And when her lawyer tried to appeal, the Saudi justices doubled the victims' sentences to 200 lashes and more prison time.
Well, the Saudi Ministry of Justice is backing the judges' ruling:
The Ministry of Justice made its first public statement regarding the second verdict in the so-called “Qatif Girl” rape trial, justifying the decision to punish the victims with lashes and jail time on the basis of “some proved charges.”Sounds like just the kind of country the US should be selling weapons to.
The statement, which was released through the official Saudi Press Agency, said the ministry “welcomes objective criticism that benefits the general good, away from emotional responses.”
Last week “Qatif Girl”, whose name has not been released to protect her identity, and a male companion saw their sentences increased from 90 lashes to 200 lashes and six months in jail on orders by the Higher Court of Justice.
The two were found guilty of being in a state of khalwa, when an unrelated man and woman are found together, prior to their abduction and rape. The sentences of the seven men found guilty of abducting and repeatedly raping the young woman and her male companion were also increased to between two and nine years each...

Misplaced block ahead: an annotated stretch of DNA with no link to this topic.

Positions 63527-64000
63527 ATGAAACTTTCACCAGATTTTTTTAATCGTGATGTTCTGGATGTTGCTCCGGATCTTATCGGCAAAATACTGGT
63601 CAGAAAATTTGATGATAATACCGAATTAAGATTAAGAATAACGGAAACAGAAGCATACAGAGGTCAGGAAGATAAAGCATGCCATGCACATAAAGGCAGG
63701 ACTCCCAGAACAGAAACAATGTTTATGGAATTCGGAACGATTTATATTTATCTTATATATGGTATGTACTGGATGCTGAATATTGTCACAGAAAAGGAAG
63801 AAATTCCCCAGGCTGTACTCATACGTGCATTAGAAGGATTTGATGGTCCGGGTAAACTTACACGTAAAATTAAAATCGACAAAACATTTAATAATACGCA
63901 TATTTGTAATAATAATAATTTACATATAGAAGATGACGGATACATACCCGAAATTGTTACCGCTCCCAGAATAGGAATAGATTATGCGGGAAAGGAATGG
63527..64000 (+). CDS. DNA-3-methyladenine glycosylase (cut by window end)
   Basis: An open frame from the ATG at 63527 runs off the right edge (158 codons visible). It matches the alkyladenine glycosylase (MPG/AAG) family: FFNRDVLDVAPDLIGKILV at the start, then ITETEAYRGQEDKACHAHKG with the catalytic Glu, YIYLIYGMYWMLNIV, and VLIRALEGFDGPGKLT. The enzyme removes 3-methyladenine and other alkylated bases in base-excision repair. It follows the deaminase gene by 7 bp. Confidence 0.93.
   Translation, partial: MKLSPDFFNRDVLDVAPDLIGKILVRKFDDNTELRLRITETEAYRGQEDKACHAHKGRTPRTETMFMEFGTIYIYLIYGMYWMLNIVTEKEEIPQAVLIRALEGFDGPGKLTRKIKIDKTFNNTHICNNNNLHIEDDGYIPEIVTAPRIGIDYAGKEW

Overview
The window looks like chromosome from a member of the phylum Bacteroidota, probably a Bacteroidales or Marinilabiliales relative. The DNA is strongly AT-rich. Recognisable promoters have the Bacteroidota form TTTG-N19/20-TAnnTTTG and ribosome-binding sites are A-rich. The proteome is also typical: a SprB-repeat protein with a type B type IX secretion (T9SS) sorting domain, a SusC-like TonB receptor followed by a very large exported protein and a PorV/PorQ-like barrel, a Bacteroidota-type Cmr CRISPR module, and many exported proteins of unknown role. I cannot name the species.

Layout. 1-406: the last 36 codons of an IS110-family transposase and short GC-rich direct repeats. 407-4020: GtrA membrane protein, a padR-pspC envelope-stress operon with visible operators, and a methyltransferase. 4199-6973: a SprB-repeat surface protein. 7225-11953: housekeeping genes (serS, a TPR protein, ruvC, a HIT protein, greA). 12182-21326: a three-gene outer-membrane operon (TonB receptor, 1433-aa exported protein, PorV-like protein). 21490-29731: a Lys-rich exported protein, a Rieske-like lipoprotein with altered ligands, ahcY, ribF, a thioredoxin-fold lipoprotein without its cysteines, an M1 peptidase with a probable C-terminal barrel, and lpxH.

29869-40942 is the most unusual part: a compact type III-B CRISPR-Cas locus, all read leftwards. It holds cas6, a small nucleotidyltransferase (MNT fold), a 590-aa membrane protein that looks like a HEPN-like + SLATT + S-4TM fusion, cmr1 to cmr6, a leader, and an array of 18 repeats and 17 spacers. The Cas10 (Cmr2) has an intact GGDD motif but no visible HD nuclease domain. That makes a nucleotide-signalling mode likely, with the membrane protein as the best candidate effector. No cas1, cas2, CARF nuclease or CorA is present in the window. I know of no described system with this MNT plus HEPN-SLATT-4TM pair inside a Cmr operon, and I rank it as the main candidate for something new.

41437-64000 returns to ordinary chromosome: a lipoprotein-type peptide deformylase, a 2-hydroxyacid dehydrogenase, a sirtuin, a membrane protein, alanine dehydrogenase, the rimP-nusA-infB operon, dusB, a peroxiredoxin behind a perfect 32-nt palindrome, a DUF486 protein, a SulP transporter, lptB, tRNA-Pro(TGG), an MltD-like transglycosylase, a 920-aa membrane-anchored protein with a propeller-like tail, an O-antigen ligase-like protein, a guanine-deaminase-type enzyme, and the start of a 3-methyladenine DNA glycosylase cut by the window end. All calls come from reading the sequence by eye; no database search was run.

The ministry also said yesterday in its statement that anyone has a right to appeal verdicts, but also warned of “stirring up agitation through the media that may not be objective and cannot grant anyone any right as much as it can negatively affect the other parties involved in the case.”
The ministry statement used the term “the woman and her male friend” and “the woman and her companion” without referring to either of them as rape victims.
The Qatif General Court also revoked Al-Lahem’s license to practice law for “disobeying rules and regulations” at a hearing during Ramadan, according to yesterday’s statement from the ministry.
The statement didn’t elaborate on the nature of the violations the lawyer allegedly committed in the courtroom.
Al-Lahem told Arab News on Sunday that the incident was sparked when he objected to the presence of the rapists in the courtroom, saying that under Saudi law she did not need to be present and in the same room with her attackers.